WIDOWMAKER | GRENADE LAUNCHER
Weight: 1.7 kg (3.3 lb)
Length: 520 mm (20.47 in.)
Barrel length: 400 mm (15.7 in.)
Cartridge: LY1020-series 40x43mm
Action: stacked-projectile, electronically-fired, caseless multishot system
Rate of Fire: 120 rounds per minute (cyclic)
45 rounds per minute (rapid)
Muzzle velocity : 76 m/s
Effective range (point targets): 250 m
Maximum range (with ER ammunition): 700 m
Feed system: tubular integral magazine
Can be deployed as an underbarrel weapon attachment, or a stand alone platform.
The LY67 ‘Widowmaker’ is a 3-round, electrically-fired, 40mm grenade launcher, able to be fired either as a stand-alone system, or as an underbarrel grenade launcher attachment.
In the early years of the 21st Century, an obscure Australian company came to prominence with its design for electrically firing sequentially stacked munitions. This company, Metal Storm, came to prominence based upon this design for munitions firing, and many individual systems have utilised its research.
It stated, of the 40mm grenade launcher capability:
"For decades, single shot 40mm grenade launchers like the M203 have been the only realistic way to provide a grenade launching capability mounted on the main personal weapon of the warfighting soldier. The lack of a multi-shot, semi-automatic capability for every soldier severely limits the operational effectiveness of the existing systems, as in the heat of battle a slow, manual reload is often untenable."
In May 2011, the Lyran Governmental Trade Department secured a 5% stake in Metal Storm, and took a particular interest in the company’s near-complete 3GL weapon system. The aptly named 3GL is a 40mm, three-shot semi-automatic grenade launcher that fits multiple infantry assault weapons, by means of the Picatinny rail system, and analogs. It was from this base that the Lyran Protectorate’s Research and Development Commission took the design, and have worked to refine it, focusing on the minimisation of weight, enhancement of reliability (from an already very high base), and improving ergonomics.
The LY67 differs fractionally in its construction from its MS3GL ancestor, with the 3GL’s plastic and steel replaced by high-durability, lightweight, impact-resistant fibreglass-reinforced polyamide and titanium. The cost of production is appreciably higher, but the savings in weight and consequent benefits in ergonomics have been determined to be well worth the additional cost. Parts of the weapon that are not directly involved in the firing process or exposed to the pressures of it are usually manufactured from synthetics, which assists in maintaining the weapon’s overall low-weight.
Due to the differing explosive composition mix in the propellant of standard Lyran 40mm ammunition, the propellant load is smaller, and the cases fractionally shorter, for an equal propulsion impulse. Due to this, the space occupied by the three loaded rounds within the ‘Widowmaker’ is slightly less than the equivalent volume within the first-flight Metal Storm 3GL. Consequently, the ‘Widowmaker’ is able to be marginally shorter, for no reduction in muzzle velocity, but an appreciable (and appreciated) reduction in weight.
Electrical systems are composed of indium gallium arsenide, specially selected for its extremely high degree of resistance to electronic or electromagnetic interference or attack. This is a point especially relevant for the LY67, given its electronic ignition system being so integral to its operation, and the necessary absence of a mechanical backup. Lyran experience with InGaAs is extensive, and the semiconductor is used in just about everything made in Lyras that is more sophisticated than a spoon, and implementation of it was a matter of course.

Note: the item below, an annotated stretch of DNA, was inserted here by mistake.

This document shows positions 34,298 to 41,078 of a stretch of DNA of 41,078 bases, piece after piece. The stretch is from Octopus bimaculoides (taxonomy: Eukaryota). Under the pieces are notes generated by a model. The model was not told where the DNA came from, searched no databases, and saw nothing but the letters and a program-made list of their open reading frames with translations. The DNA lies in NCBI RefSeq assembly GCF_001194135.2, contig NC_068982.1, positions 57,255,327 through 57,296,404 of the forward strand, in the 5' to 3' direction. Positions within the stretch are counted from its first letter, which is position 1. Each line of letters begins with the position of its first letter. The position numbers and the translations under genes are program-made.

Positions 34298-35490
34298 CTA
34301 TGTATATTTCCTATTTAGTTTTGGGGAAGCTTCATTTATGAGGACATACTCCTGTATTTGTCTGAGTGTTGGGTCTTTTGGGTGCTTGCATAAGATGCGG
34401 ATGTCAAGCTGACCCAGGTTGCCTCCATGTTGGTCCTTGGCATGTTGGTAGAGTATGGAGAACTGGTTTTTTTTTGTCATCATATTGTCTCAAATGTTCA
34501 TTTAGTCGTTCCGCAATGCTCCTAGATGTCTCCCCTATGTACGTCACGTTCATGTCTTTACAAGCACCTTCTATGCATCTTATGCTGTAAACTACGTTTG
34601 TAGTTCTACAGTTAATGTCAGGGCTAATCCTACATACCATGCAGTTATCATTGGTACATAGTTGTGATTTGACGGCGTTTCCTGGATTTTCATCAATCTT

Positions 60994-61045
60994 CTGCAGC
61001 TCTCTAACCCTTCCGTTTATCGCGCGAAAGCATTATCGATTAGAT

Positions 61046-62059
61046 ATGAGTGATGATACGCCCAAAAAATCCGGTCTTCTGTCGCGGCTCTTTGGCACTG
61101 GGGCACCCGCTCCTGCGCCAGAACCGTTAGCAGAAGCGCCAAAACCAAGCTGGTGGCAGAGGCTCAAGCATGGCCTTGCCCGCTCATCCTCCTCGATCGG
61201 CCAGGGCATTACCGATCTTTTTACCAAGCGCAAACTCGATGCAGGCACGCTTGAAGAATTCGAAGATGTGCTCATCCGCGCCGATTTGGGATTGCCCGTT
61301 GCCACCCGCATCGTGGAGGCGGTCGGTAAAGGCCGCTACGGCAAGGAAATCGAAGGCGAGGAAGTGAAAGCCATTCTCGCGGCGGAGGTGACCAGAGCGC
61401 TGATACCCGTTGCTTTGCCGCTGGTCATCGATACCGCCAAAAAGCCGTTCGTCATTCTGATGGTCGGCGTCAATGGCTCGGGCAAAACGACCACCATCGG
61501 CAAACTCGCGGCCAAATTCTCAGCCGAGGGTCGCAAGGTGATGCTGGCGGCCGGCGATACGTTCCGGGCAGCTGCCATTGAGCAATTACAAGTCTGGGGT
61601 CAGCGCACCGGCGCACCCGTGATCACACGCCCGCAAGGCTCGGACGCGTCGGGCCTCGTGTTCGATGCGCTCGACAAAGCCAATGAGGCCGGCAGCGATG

The primary difference between the LY67 and alternate under-barrel grenade launchers, such as the M203, AG36, or analogues, is in its operating and feed system. All other aspects of the LY67 are very much subordinate to it, and this is what sets the LY67 apart from other UBGLs on the market.
The LY67 uses a sequentially stacked, electric ignition system, of the same type pioneered by Australia’s ‘Metal Storm’ corporation. The firing system is utilised under license, and Lyran patronage of the company has pushed it comfortably up into the ASX100 listings. The ammunition is ‘semi-caseless’, along a similar principle to the Russian VOG-series, and Sumerian 20x100mm grenade round. The round is "caseless" not in the conventional sense, but in the sense that the cartridge case is an integral part of the round, is fixed to the round, and stays on it throughout the flight. When the round is fired the propellant in the base of the round burns through five ports in the bottom of the fixed case, pushing on the bolt and chamber of the rifle and moving the whole round down the barrel.
Further, the pressure from the expanding gases forces the projectile to engage with the rifling grooves along the inside of the barrel, imparting stabilizing spin. In flight the fixed case actually improves the projectile’s aerodynamics while residual gas emitting from the ports in the case provides small amounts of ongoing thrust, similar to that from a larger weapon’s base-bleed system.
Rounds are loaded by inserting of a tubular clip into the breech of the weapon. The individual rounds are pre-loaded into the clip, and the clip is insulated, and connector points shielded from interference. The clip can be ejected, and another clip loaded, en bloc. This also serves as a considerable time saving measure during combat conditions.